By deploying a suite of treasury tools including new instruments such as aircraft secured bonds and other new leasing options, as well as new and tried and trusted balance sheet hedging strategies, airlines can optimise their myriad of exposures to both P&L and balance sheet while ensuring the smooth daily operation of the carrier. We plan to explore all of these issues in greater detail in future editions of Aviation Finance, Joe Gill writes.
Last year, the FASB and IASB proposed changes that would radically alter income recognition and the balance sheet treatment of operating leases - changes that were immediately criticised on the grounds that they could make financial statements less rather than more informative. A year later, refined proposals have been forthcoming, and in this issue, we examine what has been happening.
The FASB and the IASB are inviting comments on their latest proposals for joint leases, as questions remain about the receivable and residual approach writes Ernst & Young's John McCormack.
Joe Gill looks at what features make a successful aviation finance centre. Against a backdrop of change on the operating, leasing and manufacturing fronts he profiles the key requisites for successful aviation finance hubs
ISE and Irish aircraft equity finance
Ireland is home to over 50 aircraft leasing companies and is the world's No 2 aviation financing centre. However these companies don’t use the internationally accessible securities market infrastructure available domestically for debt funding and the trading of their paper assets. Is there an opportunity for Irish stockbrokers and the Irish Stock Exchange to create a platform that provides research, trading and capital raising capabilities for this large and growing segment of the global aviation industry? JOE GILL outlines the positive factors that could provide the foundations for development.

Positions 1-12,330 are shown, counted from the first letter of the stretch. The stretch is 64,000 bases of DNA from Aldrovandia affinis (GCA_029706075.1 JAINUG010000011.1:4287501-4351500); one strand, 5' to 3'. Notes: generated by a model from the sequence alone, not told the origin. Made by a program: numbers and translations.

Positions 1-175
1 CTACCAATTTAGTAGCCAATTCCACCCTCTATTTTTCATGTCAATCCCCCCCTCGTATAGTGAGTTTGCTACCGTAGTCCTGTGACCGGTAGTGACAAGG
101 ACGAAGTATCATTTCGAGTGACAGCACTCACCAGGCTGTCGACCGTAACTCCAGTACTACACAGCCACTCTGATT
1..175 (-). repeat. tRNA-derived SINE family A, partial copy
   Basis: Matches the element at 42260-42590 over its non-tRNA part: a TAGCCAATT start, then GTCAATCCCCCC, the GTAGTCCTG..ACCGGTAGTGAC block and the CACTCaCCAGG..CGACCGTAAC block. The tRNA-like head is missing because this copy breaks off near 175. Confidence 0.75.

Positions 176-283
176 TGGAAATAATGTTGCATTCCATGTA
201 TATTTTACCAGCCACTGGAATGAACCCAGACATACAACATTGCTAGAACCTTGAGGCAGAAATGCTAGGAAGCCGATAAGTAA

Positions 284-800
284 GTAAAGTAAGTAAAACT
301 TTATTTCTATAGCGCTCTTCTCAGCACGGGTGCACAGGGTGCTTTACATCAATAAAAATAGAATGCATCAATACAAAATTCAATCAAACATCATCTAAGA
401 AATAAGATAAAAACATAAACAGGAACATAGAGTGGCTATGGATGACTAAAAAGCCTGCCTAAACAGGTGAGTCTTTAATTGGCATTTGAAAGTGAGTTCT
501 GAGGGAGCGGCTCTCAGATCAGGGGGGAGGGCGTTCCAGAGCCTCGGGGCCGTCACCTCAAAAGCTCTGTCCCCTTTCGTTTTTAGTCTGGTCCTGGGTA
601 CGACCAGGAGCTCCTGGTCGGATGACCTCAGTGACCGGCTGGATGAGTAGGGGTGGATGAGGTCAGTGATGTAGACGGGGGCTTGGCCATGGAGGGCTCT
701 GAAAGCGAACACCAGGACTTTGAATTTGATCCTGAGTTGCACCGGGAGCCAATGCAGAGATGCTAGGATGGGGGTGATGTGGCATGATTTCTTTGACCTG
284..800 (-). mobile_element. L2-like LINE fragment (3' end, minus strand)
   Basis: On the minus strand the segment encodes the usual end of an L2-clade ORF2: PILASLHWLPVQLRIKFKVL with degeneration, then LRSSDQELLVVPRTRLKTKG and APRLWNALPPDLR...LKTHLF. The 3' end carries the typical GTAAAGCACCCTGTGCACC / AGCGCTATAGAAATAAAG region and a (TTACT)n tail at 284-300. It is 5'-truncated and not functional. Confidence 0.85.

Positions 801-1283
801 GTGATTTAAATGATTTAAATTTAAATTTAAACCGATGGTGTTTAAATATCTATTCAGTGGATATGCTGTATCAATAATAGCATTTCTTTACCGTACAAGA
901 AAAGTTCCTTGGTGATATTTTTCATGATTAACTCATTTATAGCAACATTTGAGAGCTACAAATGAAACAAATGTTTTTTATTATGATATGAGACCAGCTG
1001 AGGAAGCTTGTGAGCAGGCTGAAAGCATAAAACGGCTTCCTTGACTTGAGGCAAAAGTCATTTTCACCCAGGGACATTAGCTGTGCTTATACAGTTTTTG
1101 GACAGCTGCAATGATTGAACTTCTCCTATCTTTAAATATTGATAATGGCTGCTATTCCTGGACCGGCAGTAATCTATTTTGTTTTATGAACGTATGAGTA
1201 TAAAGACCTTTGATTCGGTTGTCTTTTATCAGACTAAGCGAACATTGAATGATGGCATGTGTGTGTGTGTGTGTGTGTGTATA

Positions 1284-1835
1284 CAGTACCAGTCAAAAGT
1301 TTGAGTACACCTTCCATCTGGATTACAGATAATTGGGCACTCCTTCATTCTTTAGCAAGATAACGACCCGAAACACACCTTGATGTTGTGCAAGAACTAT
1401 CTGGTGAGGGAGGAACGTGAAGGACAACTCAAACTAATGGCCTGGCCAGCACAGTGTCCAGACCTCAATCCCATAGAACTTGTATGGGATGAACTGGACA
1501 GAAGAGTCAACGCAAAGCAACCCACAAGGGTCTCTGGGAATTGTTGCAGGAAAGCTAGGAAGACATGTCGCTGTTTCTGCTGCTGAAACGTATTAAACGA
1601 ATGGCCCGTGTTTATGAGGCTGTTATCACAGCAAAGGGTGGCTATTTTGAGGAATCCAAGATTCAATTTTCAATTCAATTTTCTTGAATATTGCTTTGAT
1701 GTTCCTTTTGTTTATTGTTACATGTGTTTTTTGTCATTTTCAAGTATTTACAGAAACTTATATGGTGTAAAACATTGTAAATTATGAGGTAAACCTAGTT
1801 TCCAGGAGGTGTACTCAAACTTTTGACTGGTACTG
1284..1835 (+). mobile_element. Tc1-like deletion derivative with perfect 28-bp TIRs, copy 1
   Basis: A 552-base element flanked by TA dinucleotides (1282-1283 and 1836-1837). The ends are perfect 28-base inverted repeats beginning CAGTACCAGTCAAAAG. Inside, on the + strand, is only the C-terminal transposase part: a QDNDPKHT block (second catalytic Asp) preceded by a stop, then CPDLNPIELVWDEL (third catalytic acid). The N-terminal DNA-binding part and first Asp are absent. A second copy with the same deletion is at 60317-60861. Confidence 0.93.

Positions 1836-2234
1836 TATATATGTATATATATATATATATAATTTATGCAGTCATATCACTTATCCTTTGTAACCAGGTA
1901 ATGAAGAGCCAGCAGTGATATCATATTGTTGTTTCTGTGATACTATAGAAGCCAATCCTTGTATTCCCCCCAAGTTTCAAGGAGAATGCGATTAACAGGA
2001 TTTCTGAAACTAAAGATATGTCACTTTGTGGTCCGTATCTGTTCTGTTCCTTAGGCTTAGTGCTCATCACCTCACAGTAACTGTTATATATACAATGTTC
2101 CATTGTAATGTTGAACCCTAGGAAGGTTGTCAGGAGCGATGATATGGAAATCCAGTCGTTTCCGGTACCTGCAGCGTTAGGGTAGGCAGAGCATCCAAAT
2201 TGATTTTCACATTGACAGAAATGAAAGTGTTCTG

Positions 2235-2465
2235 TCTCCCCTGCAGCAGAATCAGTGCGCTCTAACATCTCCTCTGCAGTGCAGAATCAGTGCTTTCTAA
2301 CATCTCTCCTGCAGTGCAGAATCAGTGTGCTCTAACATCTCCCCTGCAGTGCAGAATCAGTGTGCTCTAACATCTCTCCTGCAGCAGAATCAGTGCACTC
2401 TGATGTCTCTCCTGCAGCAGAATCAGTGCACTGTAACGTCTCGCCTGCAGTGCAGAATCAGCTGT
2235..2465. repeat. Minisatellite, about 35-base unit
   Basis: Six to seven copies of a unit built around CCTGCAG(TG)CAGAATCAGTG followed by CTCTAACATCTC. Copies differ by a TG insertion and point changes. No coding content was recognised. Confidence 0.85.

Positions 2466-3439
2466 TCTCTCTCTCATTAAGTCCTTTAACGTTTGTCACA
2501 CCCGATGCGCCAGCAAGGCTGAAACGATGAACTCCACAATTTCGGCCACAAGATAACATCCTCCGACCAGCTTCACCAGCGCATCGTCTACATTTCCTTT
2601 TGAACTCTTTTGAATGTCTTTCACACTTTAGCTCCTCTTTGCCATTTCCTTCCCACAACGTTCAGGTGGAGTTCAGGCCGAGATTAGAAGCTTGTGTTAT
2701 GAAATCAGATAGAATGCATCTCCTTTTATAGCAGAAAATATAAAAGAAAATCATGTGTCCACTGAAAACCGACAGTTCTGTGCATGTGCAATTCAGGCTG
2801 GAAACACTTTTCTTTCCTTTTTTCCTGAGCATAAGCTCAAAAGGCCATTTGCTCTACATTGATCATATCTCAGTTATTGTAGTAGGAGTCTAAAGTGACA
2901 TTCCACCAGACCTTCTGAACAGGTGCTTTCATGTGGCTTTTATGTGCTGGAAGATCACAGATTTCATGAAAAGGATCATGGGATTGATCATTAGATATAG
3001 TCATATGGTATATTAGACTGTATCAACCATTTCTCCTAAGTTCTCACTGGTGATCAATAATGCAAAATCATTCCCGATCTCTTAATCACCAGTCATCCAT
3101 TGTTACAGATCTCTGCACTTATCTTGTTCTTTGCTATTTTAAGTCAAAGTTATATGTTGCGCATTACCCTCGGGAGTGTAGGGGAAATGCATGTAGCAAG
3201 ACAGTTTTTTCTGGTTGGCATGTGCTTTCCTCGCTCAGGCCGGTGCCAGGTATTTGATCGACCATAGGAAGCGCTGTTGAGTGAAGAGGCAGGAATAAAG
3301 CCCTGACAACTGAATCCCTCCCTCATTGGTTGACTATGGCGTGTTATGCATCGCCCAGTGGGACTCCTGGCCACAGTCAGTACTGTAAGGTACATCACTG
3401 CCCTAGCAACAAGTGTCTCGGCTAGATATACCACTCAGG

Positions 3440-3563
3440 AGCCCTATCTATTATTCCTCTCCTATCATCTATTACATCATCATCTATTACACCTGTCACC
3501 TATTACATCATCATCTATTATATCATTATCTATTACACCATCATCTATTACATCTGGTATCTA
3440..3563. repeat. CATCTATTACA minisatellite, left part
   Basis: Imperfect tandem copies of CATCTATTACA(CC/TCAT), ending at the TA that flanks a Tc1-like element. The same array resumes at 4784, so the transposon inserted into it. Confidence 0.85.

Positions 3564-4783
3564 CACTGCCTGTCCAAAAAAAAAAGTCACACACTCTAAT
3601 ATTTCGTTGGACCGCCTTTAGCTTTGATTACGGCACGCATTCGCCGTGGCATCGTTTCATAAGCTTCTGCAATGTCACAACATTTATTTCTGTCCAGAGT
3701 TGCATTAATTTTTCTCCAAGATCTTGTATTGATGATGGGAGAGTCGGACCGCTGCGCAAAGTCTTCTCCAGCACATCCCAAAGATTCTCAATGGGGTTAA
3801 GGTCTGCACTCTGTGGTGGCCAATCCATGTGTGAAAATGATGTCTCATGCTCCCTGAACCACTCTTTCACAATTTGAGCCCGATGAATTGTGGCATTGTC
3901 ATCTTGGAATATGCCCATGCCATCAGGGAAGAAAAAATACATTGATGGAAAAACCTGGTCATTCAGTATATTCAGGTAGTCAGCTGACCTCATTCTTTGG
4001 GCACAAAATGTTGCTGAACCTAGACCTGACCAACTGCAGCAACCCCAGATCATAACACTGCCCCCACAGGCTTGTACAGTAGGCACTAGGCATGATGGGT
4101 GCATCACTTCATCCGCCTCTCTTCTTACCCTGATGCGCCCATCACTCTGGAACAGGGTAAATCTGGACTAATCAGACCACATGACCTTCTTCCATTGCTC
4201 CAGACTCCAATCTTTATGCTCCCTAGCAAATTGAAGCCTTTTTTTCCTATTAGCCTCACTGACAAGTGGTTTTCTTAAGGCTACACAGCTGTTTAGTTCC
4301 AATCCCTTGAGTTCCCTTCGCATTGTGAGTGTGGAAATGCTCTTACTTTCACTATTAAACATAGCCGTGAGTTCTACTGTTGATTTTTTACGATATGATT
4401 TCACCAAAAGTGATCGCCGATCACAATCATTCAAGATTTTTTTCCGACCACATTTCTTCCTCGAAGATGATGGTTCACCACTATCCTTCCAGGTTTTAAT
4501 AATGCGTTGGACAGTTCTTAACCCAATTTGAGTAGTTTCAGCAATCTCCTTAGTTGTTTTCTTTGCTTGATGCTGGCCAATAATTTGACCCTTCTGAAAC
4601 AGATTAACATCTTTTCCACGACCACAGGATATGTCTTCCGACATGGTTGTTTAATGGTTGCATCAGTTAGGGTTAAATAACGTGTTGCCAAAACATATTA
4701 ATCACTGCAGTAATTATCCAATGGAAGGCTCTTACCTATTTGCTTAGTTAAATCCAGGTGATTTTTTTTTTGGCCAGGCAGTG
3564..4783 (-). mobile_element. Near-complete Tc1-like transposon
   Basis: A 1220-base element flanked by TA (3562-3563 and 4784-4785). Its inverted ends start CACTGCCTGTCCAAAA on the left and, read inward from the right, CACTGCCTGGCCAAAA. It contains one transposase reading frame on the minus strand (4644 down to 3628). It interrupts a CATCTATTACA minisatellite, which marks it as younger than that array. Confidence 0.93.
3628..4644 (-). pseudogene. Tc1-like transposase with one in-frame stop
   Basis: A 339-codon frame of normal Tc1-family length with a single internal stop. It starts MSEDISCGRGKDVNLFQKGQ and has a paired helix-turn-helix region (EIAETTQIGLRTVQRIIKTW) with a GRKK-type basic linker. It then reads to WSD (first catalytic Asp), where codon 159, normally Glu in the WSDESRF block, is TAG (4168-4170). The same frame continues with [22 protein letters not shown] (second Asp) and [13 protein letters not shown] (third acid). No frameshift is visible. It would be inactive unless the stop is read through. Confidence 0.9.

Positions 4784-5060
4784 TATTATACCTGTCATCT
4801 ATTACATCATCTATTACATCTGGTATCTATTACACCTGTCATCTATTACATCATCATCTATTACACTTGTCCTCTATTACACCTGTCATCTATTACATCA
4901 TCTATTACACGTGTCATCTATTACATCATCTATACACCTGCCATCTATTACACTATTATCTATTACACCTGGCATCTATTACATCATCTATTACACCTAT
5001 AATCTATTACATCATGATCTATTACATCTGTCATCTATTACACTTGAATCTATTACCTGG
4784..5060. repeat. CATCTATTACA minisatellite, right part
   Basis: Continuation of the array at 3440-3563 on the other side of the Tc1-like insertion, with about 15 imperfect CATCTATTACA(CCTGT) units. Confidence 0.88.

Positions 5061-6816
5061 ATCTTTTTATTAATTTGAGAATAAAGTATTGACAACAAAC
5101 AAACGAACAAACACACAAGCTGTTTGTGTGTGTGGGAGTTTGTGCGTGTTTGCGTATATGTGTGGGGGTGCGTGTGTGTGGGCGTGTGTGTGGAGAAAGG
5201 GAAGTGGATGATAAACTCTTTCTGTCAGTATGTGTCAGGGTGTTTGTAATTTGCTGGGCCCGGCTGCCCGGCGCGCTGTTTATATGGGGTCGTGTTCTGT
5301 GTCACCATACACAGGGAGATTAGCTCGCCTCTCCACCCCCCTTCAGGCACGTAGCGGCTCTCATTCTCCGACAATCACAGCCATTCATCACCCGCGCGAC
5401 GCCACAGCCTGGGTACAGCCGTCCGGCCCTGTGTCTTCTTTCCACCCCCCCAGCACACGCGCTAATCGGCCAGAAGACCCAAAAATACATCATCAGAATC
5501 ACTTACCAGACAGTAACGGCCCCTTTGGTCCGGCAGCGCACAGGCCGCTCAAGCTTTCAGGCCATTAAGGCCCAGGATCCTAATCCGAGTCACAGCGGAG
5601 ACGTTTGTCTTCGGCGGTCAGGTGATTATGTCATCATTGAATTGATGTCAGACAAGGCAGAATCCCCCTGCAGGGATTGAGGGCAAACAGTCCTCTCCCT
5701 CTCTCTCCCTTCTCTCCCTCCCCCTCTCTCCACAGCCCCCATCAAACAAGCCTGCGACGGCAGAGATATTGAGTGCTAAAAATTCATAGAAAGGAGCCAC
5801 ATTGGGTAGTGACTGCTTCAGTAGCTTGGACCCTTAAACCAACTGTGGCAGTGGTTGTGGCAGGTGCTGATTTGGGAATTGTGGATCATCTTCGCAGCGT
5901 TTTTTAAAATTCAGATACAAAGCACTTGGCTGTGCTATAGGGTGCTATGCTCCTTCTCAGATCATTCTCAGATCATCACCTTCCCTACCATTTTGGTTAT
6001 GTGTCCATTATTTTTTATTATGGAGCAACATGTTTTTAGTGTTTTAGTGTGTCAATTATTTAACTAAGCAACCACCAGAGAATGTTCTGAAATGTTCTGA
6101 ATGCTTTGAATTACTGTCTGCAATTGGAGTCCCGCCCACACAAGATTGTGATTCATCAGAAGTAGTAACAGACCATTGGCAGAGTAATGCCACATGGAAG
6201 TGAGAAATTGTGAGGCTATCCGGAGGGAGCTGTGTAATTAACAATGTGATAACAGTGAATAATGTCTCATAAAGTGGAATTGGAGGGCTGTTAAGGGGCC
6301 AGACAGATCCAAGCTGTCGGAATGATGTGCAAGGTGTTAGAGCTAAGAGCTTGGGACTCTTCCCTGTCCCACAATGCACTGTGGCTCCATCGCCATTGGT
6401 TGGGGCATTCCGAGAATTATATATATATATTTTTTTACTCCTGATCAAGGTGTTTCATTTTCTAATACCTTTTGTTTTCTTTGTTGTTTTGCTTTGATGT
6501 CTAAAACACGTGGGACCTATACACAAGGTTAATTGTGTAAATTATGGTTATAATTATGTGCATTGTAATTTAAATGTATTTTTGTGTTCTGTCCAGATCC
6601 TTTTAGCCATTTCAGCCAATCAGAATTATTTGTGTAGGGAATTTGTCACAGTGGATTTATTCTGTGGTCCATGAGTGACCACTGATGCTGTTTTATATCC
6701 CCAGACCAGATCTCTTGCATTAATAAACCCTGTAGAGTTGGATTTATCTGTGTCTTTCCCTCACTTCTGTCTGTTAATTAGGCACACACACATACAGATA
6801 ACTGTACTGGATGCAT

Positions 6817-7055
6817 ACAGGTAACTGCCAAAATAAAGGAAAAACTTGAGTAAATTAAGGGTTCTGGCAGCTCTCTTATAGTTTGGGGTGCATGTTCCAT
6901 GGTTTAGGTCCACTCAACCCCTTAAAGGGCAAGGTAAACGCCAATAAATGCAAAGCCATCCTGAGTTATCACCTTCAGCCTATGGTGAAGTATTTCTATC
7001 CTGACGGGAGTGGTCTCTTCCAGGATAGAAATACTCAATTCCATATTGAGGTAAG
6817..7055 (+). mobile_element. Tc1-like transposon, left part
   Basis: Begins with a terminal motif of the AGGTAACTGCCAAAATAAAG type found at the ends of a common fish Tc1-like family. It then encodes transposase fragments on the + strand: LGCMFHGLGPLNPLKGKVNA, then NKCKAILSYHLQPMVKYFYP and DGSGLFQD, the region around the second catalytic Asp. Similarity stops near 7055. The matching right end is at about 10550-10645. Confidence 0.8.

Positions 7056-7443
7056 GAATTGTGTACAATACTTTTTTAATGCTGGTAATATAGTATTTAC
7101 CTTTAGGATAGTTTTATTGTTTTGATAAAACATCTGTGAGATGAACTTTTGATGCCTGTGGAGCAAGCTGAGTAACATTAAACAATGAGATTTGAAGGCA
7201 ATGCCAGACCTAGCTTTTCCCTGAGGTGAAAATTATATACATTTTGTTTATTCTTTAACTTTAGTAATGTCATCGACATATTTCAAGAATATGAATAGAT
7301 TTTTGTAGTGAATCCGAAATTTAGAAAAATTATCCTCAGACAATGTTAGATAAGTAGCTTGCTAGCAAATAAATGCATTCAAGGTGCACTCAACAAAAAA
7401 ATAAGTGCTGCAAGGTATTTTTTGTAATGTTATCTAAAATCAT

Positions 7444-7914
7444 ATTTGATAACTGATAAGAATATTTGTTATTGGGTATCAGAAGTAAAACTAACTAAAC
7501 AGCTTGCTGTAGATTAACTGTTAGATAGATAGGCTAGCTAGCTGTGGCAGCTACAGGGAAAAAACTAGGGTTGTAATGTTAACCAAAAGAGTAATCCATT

Welcome to Aviation Finance
Aviation Finance, published every second Thursday, and www.AviationFinance.aero, will be a forum for cutting edge analysis and ideas on aircraft and airline financing.
The aviation leasing sector can provide an attractive investment opportunity for long-term equity investors looking to achieve steady risk-adjusted equity returns while participating in the growing global aviation business writes Avolon's DICK FORSBERG.
Although aircraft leasing is centred on complex financial details it involves the ownership and operation of physical aircraft. These aircraft move between lessors and airlines on a regular basis and those exchanges require material checks and administrative tasks. This is an area that could form the basis for a strategic investment, says Sean Flannery, the EVP Technical & General Manager of GECAS, the world's largest aircraft lessor.
August and September Developments
Tectonic plates continue to shift in the air finance sector as both ILFC and RBS Aviation, ranked second and fourth among leasing companies globally, draw media attention regarding their future ownership.
August and September Developments in Ireland
Ireland's leasing and aircraft financing sector will be at the heart of coverage in each issue of Aviation Finance, as what is still the pre-eminent world aircraft leasing hub adjusts to the challenges and opportunities arising from the changing world landscape in finance and the aircraft industry. Both provide challenges, such as from new hubs, in Asia, for example, and from the changed conditions in credit markets and banking. But these changes bring opportunities, and Ireland's strengths in areas such as the corporate tax rates, its wide double tax treaty network and positive OECD peer reviews, the deep levels of expertise in cross-border leasing (including in audit, legal, taxation, technical, lease management and remarketing).